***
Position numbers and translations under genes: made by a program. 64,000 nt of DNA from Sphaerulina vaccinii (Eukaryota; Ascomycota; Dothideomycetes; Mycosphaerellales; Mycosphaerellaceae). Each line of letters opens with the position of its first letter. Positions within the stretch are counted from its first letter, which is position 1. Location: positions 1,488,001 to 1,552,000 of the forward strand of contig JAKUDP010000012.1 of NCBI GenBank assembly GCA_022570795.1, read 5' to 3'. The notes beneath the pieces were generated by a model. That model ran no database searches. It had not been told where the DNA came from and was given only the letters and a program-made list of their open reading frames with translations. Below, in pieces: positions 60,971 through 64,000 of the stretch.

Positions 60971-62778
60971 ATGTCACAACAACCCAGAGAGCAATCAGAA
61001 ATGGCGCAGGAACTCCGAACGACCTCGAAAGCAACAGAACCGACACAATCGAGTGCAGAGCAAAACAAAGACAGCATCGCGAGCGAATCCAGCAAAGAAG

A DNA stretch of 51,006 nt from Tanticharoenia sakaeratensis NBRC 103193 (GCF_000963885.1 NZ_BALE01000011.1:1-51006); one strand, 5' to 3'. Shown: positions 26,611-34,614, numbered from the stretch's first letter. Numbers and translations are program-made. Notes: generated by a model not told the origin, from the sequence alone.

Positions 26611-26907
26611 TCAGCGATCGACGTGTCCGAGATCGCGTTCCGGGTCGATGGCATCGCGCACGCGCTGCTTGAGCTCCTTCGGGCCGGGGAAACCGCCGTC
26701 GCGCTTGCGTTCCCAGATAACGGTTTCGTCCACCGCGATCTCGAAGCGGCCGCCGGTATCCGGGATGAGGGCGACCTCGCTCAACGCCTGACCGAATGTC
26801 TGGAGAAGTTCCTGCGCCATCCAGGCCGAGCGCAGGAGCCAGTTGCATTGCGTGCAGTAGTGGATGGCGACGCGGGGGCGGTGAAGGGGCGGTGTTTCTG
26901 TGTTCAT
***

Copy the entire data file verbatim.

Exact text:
Position numbers and translations under genes: made by a program. 64,000 nt of DNA from Sphaerulina vaccinii (Eukaryota; Ascomycota; Dothideomycetes; Mycosphaerellales; Mycosphaerellaceae). Each line of letters opens with the position of its first letter. Positions within the stretch are counted from its first letter, which is position 1. Location: positions 1,488,001 to 1,552,000 of the forward strand of contig JAKUDP010000012.1 of NCBI GenBank assembly GCA_022570795.1, read 5' to 3'. The notes beneath the pieces were generated by a model. That model ran no database searches. It had not been told where the DNA came from and was given only the letters and a program-made list of their open reading frames with translations. Below, in pieces: positions 60,971 through 64,000 of the stretch.

Positions 60971-62778
60971 ATGTCACAACAACCCAGAGAGCAATCAGAA
61001 ATGGCGCAGGAACTCCGAACGACCTCGAAAGCAACAGAACCGACACAATCGAGTGCAGAGCAAAACAAAGACAGCATCGCGAGCGAATCCAGCAAAGAAG

A DNA stretch of 51,006 nt from Tanticharoenia sakaeratensis NBRC 103193 (GCF_000963885.1 NZ_BALE01000011.1:1-51006); one strand, 5' to 3'. Shown: positions 26,611-34,614, numbered from the stretch's first letter. Numbers and translations are program-made. Notes: generated by a model not told the origin, from the sequence alone.

Positions 26611-26907
26611 TCAGCGATCGACGTGTCCGAGATCGCGTTCCGGGTCGATGGCATCGCGCACGCGCTGCTTGAGCTCCTTCGGGCCGGGGAAACCGCCGTC
26701 GCGCTTGCGTTCCCAGATAACGGTTTCGTCCACCGCGATCTCGAAGCGGCCGCCGGTATCCGGGATGAGGGCGACCTCGCTCAACGCCTGACCGAATGTC
26801 TGGAGAAGTTCCTGCGCCATCCAGGCCGAGCGCAGGAGCCAGTTGCATTGCGTGCAGTAGTGGATGGCGACGCGGGGGCGGTGAAGGGGCGGTGTTTCTG
26901 TGTTCAT